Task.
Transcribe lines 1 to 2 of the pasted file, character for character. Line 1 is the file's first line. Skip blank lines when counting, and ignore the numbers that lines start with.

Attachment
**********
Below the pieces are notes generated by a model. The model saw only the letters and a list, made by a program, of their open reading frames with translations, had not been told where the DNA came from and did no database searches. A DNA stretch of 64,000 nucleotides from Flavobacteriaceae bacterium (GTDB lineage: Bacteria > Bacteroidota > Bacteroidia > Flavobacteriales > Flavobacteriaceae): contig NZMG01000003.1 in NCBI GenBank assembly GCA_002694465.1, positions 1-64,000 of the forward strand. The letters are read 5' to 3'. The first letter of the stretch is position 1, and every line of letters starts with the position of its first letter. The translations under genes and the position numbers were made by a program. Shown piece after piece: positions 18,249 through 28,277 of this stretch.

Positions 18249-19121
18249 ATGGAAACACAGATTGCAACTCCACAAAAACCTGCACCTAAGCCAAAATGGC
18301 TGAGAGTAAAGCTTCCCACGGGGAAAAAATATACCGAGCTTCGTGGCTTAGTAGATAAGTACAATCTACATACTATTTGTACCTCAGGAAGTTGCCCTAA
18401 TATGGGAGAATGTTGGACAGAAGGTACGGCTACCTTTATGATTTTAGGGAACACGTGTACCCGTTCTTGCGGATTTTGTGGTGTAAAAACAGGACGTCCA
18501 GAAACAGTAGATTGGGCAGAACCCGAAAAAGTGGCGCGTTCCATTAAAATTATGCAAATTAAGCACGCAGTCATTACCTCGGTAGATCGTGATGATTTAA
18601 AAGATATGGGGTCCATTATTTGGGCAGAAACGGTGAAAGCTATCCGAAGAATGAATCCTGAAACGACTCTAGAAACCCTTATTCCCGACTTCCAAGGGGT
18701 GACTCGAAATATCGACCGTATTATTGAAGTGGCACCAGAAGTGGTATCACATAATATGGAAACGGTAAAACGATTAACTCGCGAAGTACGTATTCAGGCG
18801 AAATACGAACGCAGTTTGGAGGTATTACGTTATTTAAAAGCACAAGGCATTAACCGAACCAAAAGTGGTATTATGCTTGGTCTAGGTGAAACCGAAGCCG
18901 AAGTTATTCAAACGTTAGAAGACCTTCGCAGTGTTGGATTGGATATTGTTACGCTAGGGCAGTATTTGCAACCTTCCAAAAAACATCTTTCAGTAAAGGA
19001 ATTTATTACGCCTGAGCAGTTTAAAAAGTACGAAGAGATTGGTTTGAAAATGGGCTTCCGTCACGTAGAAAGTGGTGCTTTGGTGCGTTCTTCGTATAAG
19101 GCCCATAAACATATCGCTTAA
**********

Below the pieces are notes generated by a model. The model saw only the letters and a list, made by a program, of their open reading frames with translations, had not been told where the DNA came from and did no database searches. A DNA stretch of 64,000 nucleotides from Flavobacteriaceae bacterium (GTDB lineage: Bacteria > Bacteroidota > Bacteroidia > Flavobacteriales > Flavobacteriaceae): contig NZMG01000003.1 in NCBI GenBank assembly GCA_002694465.1, positions 1-64,000 of the forward strand. The letters are read 5' to 3'. The first letter of the stretch is position 1, and every line of letters starts with the position of its first letter. The translations under genes and the position numbers were made by a program. Shown piece after piece: positions 18,249 through 28,277 of this stretch.

Positions 18249-19121